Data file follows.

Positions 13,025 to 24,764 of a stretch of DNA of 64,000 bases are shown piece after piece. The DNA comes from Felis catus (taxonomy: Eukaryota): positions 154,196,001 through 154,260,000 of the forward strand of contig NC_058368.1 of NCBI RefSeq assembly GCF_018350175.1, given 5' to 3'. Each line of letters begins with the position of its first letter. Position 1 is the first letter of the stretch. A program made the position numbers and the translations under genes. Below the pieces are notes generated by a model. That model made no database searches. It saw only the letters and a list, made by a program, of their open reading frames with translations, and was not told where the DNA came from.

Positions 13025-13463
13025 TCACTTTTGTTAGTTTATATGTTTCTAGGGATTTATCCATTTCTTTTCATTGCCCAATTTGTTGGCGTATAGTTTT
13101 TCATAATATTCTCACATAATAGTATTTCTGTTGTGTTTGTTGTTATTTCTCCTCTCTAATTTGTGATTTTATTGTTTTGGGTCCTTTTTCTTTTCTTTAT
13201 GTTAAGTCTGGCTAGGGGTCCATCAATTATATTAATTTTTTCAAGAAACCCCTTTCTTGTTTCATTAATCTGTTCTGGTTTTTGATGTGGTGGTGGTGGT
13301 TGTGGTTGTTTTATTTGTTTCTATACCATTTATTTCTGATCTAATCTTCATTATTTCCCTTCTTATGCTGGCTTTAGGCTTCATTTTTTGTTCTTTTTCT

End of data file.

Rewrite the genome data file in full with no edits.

Positions 13,025 to 24,764 of a stretch of DNA of 64,000 bases are shown piece after piece. The DNA comes from Felis catus (taxonomy: Eukaryota): positions 154,196,001 through 154,260,000 of the forward strand of contig NC_058368.1 of NCBI RefSeq assembly GCF_018350175.1, given 5' to 3'. Each line of letters begins with the position of its first letter. Position 1 is the first letter of the stretch. A program made the position numbers and the translations under genes. Below the pieces are notes generated by a model. That model made no database searches. It saw only the letters and a list, made by a program, of their open reading frames with translations, and was not told where the DNA came from.

Positions 13025-13463
13025 TCACTTTTGTTAGTTTATATGTTTCTAGGGATTTATCCATTTCTTTTCATTGCCCAATTTGTTGGCGTATAGTTTT
13101 TCATAATATTCTCACATAATAGTATTTCTGTTGTGTTTGTTGTTATTTCTCCTCTCTAATTTGTGATTTTATTGTTTTGGGTCCTTTTTCTTTTCTTTAT
13201 GTTAAGTCTGGCTAGGGGTCCATCAATTATATTAATTTTTTCAAGAAACCCCTTTCTTGTTTCATTAATCTGTTCTGGTTTTTGATGTGGTGGTGGTGGT
13301 TGTGGTTGTTTTATTTGTTTCTATACCATTTATTTCTGATCTAATCTTCATTATTTCCCTTCTTATGCTGGCTTTAGGCTTCATTTTTTGTTCTTTTTCT